T1 to T2 is equal to the ratio of the two voltages. Since the condition
    monitored monitored is a function of the ratio, errors caused by power
    supply fluctuations etc. are cancelled.
    Inventors: Thomas B. Fryer
    Filed: Nov 4, 1966 / July 1969


    id="i0y:273" style="background-color: rgb(255, 255, 255);">id="pcc7" style="font-family:Garamond;">Operant
    conditioning of amygdala spindling in the free chimpanzee.,

    Delgado JM, Johnston VS, Wallace JD, Bradley RJ.; Brain Res. 1970 Sep
    16;22(3):347-62.; PMID: 5505539 [PubMed - indexed for
    style="background-color: rgb(255, 255, 255);font-family:tahoma;"
    id="pnx0" style=";font-family:tahoma;font-size:78%;" >United States
    Patent 3,576,554
    A telemetry system having a physically separate passive sensing circuit
    including a first magnetic coil which is coupled to the power source
    for supplying electrical current, a sensing device for modulating the
    electrical current in accordance with the variable sensed, and a second
    magnetic coil, for coupling the modulated current to the output device,
    the first and second magnetic coils being adjacent each other and
    oriented at substantially right angles in order to avoid interference
    between their respective magnetic fields.
    Inventors: Temps, Jr.; Alfred J., Summers; George D.
    Assignee: Fairchild Hiller Corporation (Farmingdale, Long Island, NY)
    Filed: November 30, 1967 / April 27, 1971


    id="yx3a" style="background-color: rgb(255, 255, 255);"> (search:
    Title: Shark Dart Electronic Circuit.
    Number: AD0164212 Corporate Author: DEPARTMENT OF THE NAVY WASHINGTON D
    C Personal Author: Blanc,Clarence G.

    id="g3c:" style="font-family:tahoma;">style="background-color: rgb(255, 255, 255); color: rgb(0, 0,
    0);font-size:78%;" >style="color: rgb(0, 0, 0);">style="background-color: rgb(255, 255, 255);">class="postbody" id="rae1">Report Date: December 14, id="w77k">1971 Distribution Code: 01 - APPROVED FOR PUBLIC
    RELEASE Source Code: 110050 From the collection: Technical Reports.

    style="background-color: rgb(255, 255, 255); color: rgb(0, 0,
    0);font-size:78%;" >style="color: rgb(0, 0, 0);">style="background-color: rgb(255, 255, 255);">class="postbody" id="i0y:295">

    style=";font-family:tahoma;font-size:78%;" >United States Patent
    class="postbody" id="bdp:">style="background-color: rgb(255, 255, 255);">id="fl8j">3,647,970 dated 7 Mar 1972.

    style="font-family:tahoma;">style="background-color: rgb(255, 255, 255); color: rgb(0, 0,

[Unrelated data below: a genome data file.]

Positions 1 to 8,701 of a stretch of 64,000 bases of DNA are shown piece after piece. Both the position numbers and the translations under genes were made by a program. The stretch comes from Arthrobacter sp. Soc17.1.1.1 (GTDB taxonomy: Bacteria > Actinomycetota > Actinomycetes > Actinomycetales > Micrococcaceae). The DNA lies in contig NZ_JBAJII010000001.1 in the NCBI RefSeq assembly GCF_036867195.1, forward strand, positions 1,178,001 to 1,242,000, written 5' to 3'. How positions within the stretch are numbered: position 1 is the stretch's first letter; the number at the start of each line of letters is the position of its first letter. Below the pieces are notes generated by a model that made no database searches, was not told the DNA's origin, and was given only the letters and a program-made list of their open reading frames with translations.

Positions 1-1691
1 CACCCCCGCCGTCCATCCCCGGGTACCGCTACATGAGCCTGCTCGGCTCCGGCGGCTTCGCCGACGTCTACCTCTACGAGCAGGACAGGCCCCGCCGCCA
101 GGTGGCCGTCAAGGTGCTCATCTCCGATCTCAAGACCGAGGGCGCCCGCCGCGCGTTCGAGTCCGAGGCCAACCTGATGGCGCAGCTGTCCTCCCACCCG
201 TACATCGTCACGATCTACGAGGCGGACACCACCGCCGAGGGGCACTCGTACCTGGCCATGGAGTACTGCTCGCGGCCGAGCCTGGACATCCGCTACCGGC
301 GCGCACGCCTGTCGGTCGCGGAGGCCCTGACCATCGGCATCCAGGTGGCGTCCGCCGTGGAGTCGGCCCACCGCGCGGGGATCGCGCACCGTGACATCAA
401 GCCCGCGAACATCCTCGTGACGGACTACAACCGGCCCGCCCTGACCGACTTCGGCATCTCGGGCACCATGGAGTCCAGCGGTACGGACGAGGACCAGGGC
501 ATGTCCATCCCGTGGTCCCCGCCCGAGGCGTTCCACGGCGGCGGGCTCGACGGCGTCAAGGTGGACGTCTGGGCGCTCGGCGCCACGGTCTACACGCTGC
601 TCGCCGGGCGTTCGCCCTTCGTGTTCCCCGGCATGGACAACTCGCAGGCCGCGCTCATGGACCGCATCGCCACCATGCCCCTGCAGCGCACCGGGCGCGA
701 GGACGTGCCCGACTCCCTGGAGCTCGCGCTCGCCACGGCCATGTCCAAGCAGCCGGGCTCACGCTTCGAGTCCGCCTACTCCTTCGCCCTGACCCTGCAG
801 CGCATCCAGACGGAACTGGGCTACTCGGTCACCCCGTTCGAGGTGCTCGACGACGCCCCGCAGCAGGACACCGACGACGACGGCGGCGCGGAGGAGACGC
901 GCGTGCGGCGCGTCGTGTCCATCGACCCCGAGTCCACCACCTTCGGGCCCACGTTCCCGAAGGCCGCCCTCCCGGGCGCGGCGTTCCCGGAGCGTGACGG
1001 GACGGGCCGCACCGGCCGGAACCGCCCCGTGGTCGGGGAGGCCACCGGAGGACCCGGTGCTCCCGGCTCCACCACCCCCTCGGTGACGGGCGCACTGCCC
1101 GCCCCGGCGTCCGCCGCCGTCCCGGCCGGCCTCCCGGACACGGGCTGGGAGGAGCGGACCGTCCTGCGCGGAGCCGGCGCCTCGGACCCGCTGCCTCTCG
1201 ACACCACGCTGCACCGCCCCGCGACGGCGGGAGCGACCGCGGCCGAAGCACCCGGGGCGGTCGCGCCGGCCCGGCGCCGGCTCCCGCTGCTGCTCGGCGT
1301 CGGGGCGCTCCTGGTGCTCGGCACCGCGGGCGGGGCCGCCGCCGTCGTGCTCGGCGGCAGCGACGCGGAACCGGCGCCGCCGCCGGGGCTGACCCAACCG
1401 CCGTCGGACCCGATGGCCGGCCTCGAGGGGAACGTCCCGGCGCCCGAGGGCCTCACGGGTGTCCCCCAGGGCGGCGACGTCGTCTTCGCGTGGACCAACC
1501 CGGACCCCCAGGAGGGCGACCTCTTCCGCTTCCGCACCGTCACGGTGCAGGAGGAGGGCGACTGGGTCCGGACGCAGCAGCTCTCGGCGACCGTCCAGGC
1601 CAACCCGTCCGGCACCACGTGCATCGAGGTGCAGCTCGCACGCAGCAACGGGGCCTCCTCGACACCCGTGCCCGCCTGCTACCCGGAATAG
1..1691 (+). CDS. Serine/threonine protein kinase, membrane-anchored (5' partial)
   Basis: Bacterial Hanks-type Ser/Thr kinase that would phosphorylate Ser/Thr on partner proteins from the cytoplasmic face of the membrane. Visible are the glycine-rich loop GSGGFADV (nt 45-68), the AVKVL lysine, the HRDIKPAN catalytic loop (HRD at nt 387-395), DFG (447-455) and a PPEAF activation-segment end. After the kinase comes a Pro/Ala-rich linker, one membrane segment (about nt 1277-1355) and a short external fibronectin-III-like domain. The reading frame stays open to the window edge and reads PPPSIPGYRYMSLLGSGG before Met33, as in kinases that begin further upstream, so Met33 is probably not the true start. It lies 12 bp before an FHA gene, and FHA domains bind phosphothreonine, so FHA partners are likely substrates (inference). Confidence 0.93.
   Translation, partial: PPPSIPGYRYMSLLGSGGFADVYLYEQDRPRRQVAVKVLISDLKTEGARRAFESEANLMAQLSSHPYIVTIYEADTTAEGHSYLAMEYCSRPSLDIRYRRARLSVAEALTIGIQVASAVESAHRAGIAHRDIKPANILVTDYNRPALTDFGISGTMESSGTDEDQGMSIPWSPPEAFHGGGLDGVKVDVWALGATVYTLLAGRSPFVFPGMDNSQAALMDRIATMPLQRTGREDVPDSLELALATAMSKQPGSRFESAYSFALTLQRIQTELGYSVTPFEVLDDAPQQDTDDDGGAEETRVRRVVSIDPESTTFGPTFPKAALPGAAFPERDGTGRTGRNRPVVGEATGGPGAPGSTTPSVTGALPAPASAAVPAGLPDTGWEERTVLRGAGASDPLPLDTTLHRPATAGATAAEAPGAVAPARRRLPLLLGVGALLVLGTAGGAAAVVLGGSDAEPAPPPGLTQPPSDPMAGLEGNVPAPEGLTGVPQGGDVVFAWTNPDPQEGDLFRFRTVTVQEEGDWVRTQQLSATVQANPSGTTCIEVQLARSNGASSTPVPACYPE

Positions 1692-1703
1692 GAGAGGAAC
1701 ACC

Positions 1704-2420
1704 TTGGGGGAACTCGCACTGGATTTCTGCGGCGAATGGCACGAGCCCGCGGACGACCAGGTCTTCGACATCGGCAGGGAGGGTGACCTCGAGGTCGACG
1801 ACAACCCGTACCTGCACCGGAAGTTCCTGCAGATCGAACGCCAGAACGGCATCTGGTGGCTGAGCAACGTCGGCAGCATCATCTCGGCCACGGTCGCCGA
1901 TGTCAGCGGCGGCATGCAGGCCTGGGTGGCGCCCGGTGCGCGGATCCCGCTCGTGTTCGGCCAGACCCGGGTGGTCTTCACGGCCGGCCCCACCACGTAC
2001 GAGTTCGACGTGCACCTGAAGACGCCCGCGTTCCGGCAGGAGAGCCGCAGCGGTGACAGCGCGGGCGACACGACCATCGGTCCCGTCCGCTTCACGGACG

0);font-size:78%;" >The Neurophone has been
    out now for nearly five months, and we are starting to get reports back
    from layman and professional users. The inital results are exciting.
    Several people have reported that their ability to remember data is
    increasing. People who could not remember telephone numbers are
    becoming walking phone books!

    id="ap37" style="background-color: rgb(255, 255, 255); color: rgb(0, 0,
    0);font-size:78%;" >href="">id="ox1.">

    id="g872" style="background-color: rgb(255, 255, 255); color: rgb(0, 0,
    0);font-size:78%;" >Patrick Flanagan's
    Neurophone; Hope for the deaf and superlearning for all; by Eddy

    style="font-family:tahoma;">style="background-color: rgb(255, 255, 255); color: rgb(0, 0,
    0);font-size:78%;" >In order for bone
    conduction to work, the cochlea or inner ear that connects to the 8th
    cranial nerve must function. People who are nerve deaf cannot hear
    through bone conduction because the nerves in the inner ear are not
    functional. A number of nerve deaf people who have had the entire inner
    ear removed by surgery have been able to hear with the id="vmrg">Neurophone. The id="bk7b">Neurophone is really an electronic telepathy
    machine. Several tests prove that it bypasses the 8th cranial nerve or
    hearing nerve and transmits sound directly to the brain. This means
    that the Neurophone stimulates perception
    through a 7th or Alternate Sense!"

    style="background-color: rgb(255, 255, 255); color: rgb(0, 0,
    0);font-size:78%;" >In 1962, Patrick predicted
    that electromedicine would revolutionize conventional health care. One
    of the relatively unknown, silent revolutions has already taken place
    in the form of blood and lymph cleansing devices. These simple, yet
    powerful, electronic devices have been popularized by Bob Beck,
    physicist and bio electronic researcher and Hulda Clark, N.D.

    style="background-color: rgb(255, 255, 255); color: rgb(0, 0,
    0);font-size:78%;" >In 1990, a remarkable
    discovery was made by Steven Kaali, MD and William Lyman, associate
    Professor of Pathology at Einstein College of Medicine in N.Y.C. It was
    shown that a minute current (50-100 micro amperes) can alter outer
    protein layers of the HIV virus and prevent it's attachment to receptor
    sites. (Science News March 30, 1991, pg. 207). The viruses loose the
    ability to make an enzyme crucial to their reproduction. This process
    may also reverse Epstein Barr (Chronic Fatigue Syndrome), Hepatitis and
    Herpes B. Responsible users of this technology who are HIV positive,
    may expect a Negative P24 surface antigen orPCR test (no more HIV